Many forests have done vegetation modeling and historic research, and came up with desired conditions of say, certain amounts of habitat with certain characteristics. For example, x acres of early successional habitat, or y acres of western white pine or oaks, or even the historic densities of some species. So logically, to recreate these conditions, we may need to thin trees for density reduction and create openings for some pine and oak species to regenerate. There are different ways of getting openings. Depending on where you are, openings could occur due to wildfire, wind events, volcanoes, floods, trees dying from old age and/or native or introduced diseases and pests, and so on. With or without attribution to anthropogenic factors of climate change, some of these are more natural than others (fire suppression and non-native species obviously not).
Generally, the only other way is to manage is via prescribed fire or some combo of mechanical treatments (aka “logging” or “tree-cutting”) and prescribed fire. So do we still want those carefully arrived at NRV distributions or not? According to some, if the opening-treatments would occur in currently mature or old-growth forests, then not. So that leaves “natural” disturbances (affected by AGW, so then unnatural, except for volcanos?) and hoping that they get to the desired ratios; or alternatively, doing openings over and over in younger forests but not mature ones, so that they don’t go through their successional stages, which seems also unnatural. Look who wrote about the importance of early successional ecosystems in this 2011 paper (abstract)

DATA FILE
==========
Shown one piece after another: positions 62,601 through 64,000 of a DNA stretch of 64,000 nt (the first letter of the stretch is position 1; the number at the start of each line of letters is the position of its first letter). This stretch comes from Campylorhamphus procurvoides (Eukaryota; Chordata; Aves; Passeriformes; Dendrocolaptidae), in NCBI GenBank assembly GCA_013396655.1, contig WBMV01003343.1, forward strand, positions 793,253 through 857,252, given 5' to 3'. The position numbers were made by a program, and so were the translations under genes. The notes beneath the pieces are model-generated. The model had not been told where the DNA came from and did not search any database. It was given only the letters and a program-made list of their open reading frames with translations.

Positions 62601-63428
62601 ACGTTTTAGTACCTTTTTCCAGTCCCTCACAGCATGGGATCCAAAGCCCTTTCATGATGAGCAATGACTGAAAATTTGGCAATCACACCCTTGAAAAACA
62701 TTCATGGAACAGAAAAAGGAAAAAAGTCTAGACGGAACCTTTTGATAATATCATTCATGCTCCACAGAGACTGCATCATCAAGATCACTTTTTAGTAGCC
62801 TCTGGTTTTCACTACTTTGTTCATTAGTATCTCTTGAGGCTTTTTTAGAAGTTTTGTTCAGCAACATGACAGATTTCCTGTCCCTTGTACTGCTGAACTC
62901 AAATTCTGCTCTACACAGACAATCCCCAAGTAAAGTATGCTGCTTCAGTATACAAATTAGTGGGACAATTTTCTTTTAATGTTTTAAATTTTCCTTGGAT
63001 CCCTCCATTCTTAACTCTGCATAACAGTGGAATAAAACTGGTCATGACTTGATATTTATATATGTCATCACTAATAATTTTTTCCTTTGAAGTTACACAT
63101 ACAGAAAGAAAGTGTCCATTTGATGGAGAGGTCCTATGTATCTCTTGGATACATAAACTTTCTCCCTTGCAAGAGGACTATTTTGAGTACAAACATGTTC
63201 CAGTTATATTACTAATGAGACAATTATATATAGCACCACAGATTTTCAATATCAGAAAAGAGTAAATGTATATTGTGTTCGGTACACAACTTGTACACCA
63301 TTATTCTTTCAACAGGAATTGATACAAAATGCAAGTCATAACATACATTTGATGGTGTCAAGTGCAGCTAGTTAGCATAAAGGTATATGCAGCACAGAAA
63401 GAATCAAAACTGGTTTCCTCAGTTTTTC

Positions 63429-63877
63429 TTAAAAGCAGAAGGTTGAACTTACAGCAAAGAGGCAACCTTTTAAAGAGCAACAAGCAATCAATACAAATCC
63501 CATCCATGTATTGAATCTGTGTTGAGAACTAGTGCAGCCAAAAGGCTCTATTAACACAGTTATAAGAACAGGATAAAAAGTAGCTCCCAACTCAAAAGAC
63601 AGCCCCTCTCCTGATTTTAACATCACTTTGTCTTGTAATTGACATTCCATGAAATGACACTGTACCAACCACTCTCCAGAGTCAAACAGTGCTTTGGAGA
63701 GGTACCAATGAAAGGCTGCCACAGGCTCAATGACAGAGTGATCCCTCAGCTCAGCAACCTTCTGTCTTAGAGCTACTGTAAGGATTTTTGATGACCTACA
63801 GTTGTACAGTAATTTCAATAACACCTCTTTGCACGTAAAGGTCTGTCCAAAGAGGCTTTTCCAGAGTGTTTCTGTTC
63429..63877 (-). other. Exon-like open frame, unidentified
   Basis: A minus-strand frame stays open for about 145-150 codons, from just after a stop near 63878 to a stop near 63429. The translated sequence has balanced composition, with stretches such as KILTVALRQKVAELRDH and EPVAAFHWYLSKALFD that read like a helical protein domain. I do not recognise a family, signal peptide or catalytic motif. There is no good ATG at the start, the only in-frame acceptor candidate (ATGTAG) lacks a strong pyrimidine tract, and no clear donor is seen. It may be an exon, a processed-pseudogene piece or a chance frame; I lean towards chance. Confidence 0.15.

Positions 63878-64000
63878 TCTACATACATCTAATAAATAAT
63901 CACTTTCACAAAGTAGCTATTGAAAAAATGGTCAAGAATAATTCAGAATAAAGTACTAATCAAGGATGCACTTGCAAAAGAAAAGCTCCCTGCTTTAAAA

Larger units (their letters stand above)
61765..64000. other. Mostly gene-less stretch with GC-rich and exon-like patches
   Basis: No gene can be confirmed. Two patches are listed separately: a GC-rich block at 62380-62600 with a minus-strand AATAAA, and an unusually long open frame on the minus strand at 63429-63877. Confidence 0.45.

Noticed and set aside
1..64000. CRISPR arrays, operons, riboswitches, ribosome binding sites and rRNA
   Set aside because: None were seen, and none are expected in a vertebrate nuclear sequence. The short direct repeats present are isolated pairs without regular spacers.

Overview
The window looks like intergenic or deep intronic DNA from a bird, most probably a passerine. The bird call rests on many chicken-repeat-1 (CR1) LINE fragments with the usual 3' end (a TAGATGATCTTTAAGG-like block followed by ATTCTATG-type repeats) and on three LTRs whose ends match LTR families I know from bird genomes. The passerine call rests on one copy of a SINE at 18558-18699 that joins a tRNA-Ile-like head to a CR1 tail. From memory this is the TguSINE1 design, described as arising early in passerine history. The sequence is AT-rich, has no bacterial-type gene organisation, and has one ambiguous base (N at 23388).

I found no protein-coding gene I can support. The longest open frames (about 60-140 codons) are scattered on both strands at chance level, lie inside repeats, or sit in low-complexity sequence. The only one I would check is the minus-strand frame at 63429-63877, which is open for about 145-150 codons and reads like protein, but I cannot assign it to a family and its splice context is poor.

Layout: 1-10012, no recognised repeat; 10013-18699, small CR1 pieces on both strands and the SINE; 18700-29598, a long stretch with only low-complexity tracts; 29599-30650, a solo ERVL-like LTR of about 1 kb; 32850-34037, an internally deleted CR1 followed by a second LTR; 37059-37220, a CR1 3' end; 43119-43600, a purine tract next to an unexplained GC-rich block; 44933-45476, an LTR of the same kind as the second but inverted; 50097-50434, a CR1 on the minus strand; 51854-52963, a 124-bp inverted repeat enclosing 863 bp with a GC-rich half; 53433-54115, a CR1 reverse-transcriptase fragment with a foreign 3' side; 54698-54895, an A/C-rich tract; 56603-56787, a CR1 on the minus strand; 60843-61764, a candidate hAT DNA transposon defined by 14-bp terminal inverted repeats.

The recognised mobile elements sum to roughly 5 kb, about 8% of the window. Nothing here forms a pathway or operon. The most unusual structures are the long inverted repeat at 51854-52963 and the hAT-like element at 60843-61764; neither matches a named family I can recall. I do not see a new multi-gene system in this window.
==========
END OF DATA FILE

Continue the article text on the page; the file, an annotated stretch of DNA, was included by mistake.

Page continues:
Different disturbances contrast markedly in terms of biological legacies, and this will influence the resultant physical and biological conditions, thus affecting successional pathways. Management activities, such as post-disturbance logging and dense tree planting, can reduce the richness within and the duration of early-successional ecosystems . Where maintenance of biodiversity is an objective, the importance and value of these natural early-successional ecosystems are underappreciated.
So will the new OG amendment effectively replace the concept of “pre-European conditions” with “creating as much old growth as possible”? Because we can imagine quite a possible tension between “maximizing old growth” and “ensuring diversity of tree species”, and the latter would be important to fulfill certain requirements of NFMA, specifically.
“provide for diversity of plant and animal communities based on the suitability and capability of the specific land area in order to meet overall multiple-use objectives, and within the multiple-use objectives of a land management plan adopted pursuant to this section, provide, where appropriate, to the degree practicable, for steps to be taken to preserve the diversity of tree species similar to that existing in the region controlled by the plan;”
My bold, Of course, trees and bark beetles, do their own things, unbothered by humans’ desire for shade or carbon credits, or even plan amendments, forest-specific or national. From the Fire Effects website:
The average lifespan of Rocky Mountain lodgepole pine is 150 to 200 years [37,170], though some Rocky Mountain lodgepole pine trees live more than 400 years